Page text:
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down in the delta

Topping our admittedly short bucket list for our remaining months in Moldova was a visit to the Danube delta. The mighty river that courses through much of central Europe empties out into the Black Sea just south of the Romania-Ukraine border. The resulting estuary is a vast network of reed-lined canals that host 90 percent of Romania’s 390 bird species. 

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As the crow flies, the Danube delta is not far from Chisinau, but when factoring in the border crossing, a car ferry, and the motorboat to our final destination, the trip there proved a little trying. Munchkin squawked his displeasure when we jostled along the pothole-filled roads in the south of Moldova, some of which called to mind the African massage of our Kenyan safaris. And D worried that we might arrive too late to make our scheduled motorboat transfer. 

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Now that Munchkin is a bit older, keeping him happy on road trips has become exponentially more challenging than it was when we first began traveling with him. We brought half a dozen CDs with kids’ songs — half in Russian and half in English — but there were only two that he really liked (one in each language), and we listened to both more times than we care to count during the more than twelve hours we spent in the car to get there and back.

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After staying three nights at the Green Village resort in the very heart of the Danube delta, we came home with mixed reactions. The location is as beautiful as can be. The resort is situated in a little fishing village along one of the Danube’s streams. Birds flock to the river shore where the villas stand, and a twenty-minute walk brings one to a beach on the Black Sea. Munchkin loved the place. There was plenty of green space for him to roam and he had a fantastic time at the beach. Also, the resort had a kids’ room with toys and an outdoor swing set; our villa had a small pool, and there was a larger pool on the property; and there were lots of farm animals, which are a big hit with Munchkin.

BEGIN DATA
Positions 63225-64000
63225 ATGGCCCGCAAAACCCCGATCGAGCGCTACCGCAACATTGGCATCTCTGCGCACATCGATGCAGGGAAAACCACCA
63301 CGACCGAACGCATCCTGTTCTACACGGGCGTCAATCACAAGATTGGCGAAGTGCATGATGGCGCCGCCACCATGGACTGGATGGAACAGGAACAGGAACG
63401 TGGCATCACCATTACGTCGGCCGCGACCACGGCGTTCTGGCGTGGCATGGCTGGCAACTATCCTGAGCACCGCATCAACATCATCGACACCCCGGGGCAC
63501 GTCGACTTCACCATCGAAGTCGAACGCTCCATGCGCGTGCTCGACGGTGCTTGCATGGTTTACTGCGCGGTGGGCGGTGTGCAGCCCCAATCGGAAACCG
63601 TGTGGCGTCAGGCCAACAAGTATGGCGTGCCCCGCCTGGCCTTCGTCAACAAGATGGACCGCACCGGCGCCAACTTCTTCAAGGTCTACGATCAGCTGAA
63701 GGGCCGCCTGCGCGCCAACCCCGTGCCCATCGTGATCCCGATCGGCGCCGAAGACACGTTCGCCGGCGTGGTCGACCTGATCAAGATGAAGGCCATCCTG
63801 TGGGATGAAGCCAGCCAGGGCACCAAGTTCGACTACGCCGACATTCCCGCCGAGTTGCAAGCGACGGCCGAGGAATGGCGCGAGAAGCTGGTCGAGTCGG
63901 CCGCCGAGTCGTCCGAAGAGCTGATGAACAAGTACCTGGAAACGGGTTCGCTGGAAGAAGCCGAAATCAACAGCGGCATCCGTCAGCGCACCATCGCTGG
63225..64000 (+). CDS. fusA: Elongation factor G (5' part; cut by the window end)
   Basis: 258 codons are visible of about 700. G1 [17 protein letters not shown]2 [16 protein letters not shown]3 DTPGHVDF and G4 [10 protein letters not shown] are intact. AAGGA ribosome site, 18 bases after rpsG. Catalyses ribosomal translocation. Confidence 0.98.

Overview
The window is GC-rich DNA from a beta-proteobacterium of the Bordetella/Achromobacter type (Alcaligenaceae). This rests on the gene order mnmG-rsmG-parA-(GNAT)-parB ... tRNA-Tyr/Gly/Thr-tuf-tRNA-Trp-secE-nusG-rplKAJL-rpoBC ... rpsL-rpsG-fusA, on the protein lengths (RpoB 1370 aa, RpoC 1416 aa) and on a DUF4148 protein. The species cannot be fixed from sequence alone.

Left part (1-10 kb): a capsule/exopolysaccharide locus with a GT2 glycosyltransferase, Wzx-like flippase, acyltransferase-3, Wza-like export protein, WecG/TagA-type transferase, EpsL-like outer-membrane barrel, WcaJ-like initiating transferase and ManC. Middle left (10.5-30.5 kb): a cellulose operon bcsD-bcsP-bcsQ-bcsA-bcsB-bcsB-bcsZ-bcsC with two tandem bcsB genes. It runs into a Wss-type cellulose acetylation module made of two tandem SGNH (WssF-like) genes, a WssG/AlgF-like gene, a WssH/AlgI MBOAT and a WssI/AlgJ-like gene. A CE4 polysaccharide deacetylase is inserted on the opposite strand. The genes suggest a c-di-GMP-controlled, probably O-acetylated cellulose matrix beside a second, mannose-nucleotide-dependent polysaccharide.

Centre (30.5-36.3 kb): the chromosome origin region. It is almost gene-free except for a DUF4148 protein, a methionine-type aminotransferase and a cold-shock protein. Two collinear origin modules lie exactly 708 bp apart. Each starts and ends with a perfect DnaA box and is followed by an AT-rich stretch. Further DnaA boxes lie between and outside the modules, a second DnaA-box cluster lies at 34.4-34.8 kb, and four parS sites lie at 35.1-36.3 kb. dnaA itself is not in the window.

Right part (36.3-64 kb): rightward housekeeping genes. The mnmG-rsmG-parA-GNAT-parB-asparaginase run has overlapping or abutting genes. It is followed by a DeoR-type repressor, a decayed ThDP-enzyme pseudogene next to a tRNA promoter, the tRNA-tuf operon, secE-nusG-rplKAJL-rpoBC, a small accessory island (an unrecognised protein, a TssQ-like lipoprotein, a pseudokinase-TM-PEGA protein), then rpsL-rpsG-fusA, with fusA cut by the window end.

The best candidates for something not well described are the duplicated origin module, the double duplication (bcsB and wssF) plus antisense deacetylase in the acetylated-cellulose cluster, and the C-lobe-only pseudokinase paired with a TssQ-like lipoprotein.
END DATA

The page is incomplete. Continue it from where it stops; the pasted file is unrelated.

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Unfortunately, the service — or rather, near complete lack thereof — dampened considerably our enthusiasm for Green Village. We reserved a family package and confirmed multiple times that there would be a crib in our room. Naturally, there was none when we arrived, and a visit to the reception seemed to result in more empty assurances. Fortunately, we brought a PeaPod tent with us and were in the process of putting Munchkin down for the night when a loud knock on the door startled our half-asleep toddler. Several hours late, the crib had finally arrived, accompanied by a brash housekeeper who kept shouting even after D explained about the sleepy child and asked her to keep her voice down.

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Then there was the lackluster resort restaurant that seemed incapable of keeping its posted hours. Our first night, dinner started an hour late. This might be a small inconvenience to some travelers, but it’s a pretty major one for those who have a small, hungry, exhausted child to mollify.

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Similarly, we nearly lost our wits trying to keep Munchkin happy while moored to the dock for half an hour in a small motor boat. We had scheduled an hour-long bird-watching excursion but the guide would not start the engine because he had been told there would be another family, which of course never materialized. We were ok with waiting 5-10 minutes, but surely it’s unreasonable to wait 30 minutes to start an hour-long tour. To compensate for the late departure, the boat driver zipped around the canals, which of course makes bird-watching more difficult, and ended the tour 15 minutes early. If we had not gone on a longer and much better excursion to a different part of the delta the previous day, we might have left the resort in a sour mood.

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Overall, we’re glad we went to the Danube delta, but we’re also glad that we kept our expectations for this trip appropriately in check.

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